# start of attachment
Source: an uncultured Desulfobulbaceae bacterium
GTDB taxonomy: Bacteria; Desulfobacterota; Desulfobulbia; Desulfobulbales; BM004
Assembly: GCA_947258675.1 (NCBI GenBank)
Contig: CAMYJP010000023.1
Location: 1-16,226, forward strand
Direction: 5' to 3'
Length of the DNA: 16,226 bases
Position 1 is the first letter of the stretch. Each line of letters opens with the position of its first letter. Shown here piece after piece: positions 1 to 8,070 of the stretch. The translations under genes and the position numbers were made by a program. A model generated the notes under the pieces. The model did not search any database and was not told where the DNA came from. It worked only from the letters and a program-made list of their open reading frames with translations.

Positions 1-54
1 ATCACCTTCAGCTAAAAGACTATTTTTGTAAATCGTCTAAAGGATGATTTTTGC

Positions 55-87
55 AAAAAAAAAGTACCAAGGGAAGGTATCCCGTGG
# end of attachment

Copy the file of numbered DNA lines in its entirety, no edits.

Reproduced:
Source: an uncultured Desulfobulbaceae bacterium
GTDB taxonomy: Bacteria; Desulfobacterota; Desulfobulbia; Desulfobulbales; BM004
Assembly: GCA_947258675.1 (NCBI GenBank)
Contig: CAMYJP010000023.1
Location: 1-16,226, forward strand
Direction: 5' to 3'
Length of the DNA: 16,226 bases
Position 1 is the first letter of the stretch. Each line of letters opens with the position of its first letter. Shown here piece after piece: positions 1 to 8,070 of the stretch. The translations under genes and the position numbers were made by a program. A model generated the notes under the pieces. The model did not search any database and was not told where the DNA came from. It worked only from the letters and a program-made list of their open reading frames with translations.

Positions 1-54
1 ATCACCTTCAGCTAAAAGACTATTTTTGTAAATCGTCTAAAGGATGATTTTTGC

Positions 55-87
55 AAAAAAAAAGTACCAAGGGAAGGTATCCCGTGG